blog-June-19-2014-7-granny-currier-flyfishing-for-pickerelDespite their teeth, even the chain pickerel rarely gets big enough that you need wire shock tippet to handle them.  I use a 6’ leader with a 16lb tippet.  After I land a nice one I’ll run my fingers along the tippet for damage.  If it’s roughed up I retie it but that’s about as much care as you need.


blog-June-19-2014-8-ross-gunnison-reel-musk-turtleIt got hot by 10 AM.  I’ll bet we were already in the mid 80°s.  Granny and I tucked in some shade and kicked back for a few minutes.  As we were sitting there I could see a musk turtle walking on the bottom in a couple feet of water within an arms length.  If there’s one thing I was good at as a kid, it was catching turtles.  For the second time since I’ve known her, Granny doubted my turtle catching skills.  But I launched myself over the side and came up with this unique species.  See turtle catching March 2010 & May 2012.


blog-June-19-2014-9-black-bullhead-on-flyThe true catch of the day however would have to be the lesser known and rarely caught on fly, brown bullhead – better known in the waters of Lake Winnipesaukee as the hornpout.  I night fished for hornpout with my grandfather all the time as a kid.  Occasionally I’d see one cruising in daylight and catch them on flies.  All you have to do is antagonize them.  When Granny spotted this one and doubted my ability to catch yet another critter today, I honed in and coaxed him into eating a chartreuse streamer I already had rigged for perch.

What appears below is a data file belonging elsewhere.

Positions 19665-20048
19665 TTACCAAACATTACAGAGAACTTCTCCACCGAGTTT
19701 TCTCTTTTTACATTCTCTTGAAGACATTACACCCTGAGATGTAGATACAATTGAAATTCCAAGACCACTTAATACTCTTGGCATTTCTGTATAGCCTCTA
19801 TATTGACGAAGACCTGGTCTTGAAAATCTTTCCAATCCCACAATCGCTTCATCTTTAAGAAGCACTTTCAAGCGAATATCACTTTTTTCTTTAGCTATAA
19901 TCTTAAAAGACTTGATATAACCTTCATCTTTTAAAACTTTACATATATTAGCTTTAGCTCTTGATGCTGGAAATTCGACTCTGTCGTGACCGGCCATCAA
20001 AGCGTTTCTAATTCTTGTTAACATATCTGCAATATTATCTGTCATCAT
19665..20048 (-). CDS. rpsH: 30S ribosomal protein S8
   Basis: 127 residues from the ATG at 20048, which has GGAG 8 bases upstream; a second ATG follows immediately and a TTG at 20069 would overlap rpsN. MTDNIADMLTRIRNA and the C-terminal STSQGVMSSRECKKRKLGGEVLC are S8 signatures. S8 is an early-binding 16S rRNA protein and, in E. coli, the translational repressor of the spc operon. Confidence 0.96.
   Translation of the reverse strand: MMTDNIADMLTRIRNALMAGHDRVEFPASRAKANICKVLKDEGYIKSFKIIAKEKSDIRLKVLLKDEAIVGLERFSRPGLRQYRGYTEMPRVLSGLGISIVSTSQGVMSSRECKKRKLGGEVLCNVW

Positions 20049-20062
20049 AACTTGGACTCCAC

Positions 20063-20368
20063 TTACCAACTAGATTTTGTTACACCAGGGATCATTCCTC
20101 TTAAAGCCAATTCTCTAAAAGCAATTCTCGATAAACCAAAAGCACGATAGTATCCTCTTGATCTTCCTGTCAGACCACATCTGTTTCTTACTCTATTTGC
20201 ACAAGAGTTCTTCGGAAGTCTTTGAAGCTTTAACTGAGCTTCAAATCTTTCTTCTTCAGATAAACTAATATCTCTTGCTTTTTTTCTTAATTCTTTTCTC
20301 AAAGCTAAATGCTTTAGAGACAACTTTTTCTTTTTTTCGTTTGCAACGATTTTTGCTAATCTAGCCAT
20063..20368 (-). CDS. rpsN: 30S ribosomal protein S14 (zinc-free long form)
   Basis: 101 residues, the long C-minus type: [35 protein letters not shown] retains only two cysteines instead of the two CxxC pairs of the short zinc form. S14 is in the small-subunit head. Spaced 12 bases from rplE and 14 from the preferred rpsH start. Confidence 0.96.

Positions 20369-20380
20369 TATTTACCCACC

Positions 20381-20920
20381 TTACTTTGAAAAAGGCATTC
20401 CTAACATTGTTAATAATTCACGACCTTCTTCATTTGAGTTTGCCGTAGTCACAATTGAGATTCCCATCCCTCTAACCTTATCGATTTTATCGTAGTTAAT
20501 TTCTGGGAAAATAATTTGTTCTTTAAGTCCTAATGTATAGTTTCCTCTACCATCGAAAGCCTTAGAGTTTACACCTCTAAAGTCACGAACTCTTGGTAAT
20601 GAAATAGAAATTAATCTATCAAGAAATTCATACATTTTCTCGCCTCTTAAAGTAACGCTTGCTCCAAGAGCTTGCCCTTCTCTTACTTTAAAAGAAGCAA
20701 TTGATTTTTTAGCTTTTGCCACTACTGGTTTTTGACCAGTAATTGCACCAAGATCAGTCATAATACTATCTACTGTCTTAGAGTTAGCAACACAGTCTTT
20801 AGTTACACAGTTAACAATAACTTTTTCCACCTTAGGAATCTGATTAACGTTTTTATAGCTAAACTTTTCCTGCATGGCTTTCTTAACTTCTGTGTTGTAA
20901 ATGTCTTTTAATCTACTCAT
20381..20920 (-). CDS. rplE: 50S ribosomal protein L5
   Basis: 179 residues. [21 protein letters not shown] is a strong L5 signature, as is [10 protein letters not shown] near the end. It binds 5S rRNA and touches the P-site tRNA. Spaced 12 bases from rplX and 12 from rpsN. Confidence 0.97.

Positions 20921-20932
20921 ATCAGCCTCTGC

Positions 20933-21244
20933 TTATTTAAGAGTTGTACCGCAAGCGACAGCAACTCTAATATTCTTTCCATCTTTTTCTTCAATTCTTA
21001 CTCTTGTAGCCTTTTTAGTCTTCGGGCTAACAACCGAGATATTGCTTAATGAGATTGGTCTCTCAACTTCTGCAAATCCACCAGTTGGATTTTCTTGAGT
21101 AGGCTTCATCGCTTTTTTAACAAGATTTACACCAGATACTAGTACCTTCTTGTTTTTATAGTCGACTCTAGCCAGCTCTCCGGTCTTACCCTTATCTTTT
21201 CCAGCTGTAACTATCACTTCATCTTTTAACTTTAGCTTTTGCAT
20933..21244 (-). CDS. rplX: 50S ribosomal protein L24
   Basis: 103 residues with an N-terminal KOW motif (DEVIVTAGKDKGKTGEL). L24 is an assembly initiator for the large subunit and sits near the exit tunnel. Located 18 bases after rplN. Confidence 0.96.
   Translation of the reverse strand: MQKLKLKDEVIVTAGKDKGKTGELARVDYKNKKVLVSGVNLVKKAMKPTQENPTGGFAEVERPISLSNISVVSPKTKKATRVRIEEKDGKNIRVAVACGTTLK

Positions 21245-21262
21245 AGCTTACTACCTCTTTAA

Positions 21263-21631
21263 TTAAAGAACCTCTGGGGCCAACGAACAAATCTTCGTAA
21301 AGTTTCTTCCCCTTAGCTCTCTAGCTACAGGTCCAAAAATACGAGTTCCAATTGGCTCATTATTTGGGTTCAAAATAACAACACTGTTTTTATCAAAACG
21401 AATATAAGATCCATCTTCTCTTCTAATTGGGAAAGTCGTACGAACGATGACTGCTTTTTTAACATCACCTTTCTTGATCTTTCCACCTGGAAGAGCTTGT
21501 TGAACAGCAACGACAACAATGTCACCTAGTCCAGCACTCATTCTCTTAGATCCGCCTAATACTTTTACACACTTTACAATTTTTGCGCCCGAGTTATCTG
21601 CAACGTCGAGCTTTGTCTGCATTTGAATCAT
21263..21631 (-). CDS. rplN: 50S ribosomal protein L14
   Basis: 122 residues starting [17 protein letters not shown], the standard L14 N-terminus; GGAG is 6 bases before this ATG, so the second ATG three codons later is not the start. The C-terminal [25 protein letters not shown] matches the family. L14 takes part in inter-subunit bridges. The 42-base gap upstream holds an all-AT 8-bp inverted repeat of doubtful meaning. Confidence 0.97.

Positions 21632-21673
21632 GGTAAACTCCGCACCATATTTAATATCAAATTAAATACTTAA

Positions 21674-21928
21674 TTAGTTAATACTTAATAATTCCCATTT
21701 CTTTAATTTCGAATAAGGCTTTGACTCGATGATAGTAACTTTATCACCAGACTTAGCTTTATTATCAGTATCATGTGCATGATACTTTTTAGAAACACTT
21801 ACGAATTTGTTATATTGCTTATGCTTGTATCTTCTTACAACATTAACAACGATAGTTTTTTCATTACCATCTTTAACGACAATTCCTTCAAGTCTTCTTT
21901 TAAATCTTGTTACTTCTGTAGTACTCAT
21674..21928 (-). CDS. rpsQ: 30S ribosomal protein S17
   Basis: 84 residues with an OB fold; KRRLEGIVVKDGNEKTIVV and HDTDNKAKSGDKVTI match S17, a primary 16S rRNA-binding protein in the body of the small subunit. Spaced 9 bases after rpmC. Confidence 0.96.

It was a wonderful day of warmwater fly fishing in Back Bay.  Unfortunately the strong west wind returned in the afternoon and shut down our canoeing and fishing.  Instead it turned into a relaxing beer sipping afternoon at Garwoods.  Tomorrow I might get out in the morning for smallies near the camp but a special event will keep me off the water most of the day.


Jeff Currier Global Fly Fishing



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Welcome to the Blog of Jeff Currier!

Contact Jeff

I started fly fishing at age 7 in the lakes and ponds of New England cutting my teeth on various sunfish, bass, crappie and stocked trout. I went to Northland College in Ashland, Wisconsin, where I graduated with a Naturalist Degree while I discovered new fishing opportunities for pike, muskellunge, walleyes and various salmonids found in Lake Superior and its tributaries.

From there I headed west to work a few years in the Yellowstone region to simply work as much as most people fish and fish as much as most people work. I did just that, only it lasted over 20 years working at the Jack Dennis Fly Shop in Jackson, WY where I departed in 2009. Now it’s time to work for "The Man", working for myself that is.

I pursue my love to paint fish, lecture on every aspect of fly fishing you can imagine and host a few trips to some of the most exotic places you can think of. My ultimate goal is to catch as many species of fish on fly possible from freshwater to saltwater, throughout the world. I presently have taken over 440 species from over 60 countries!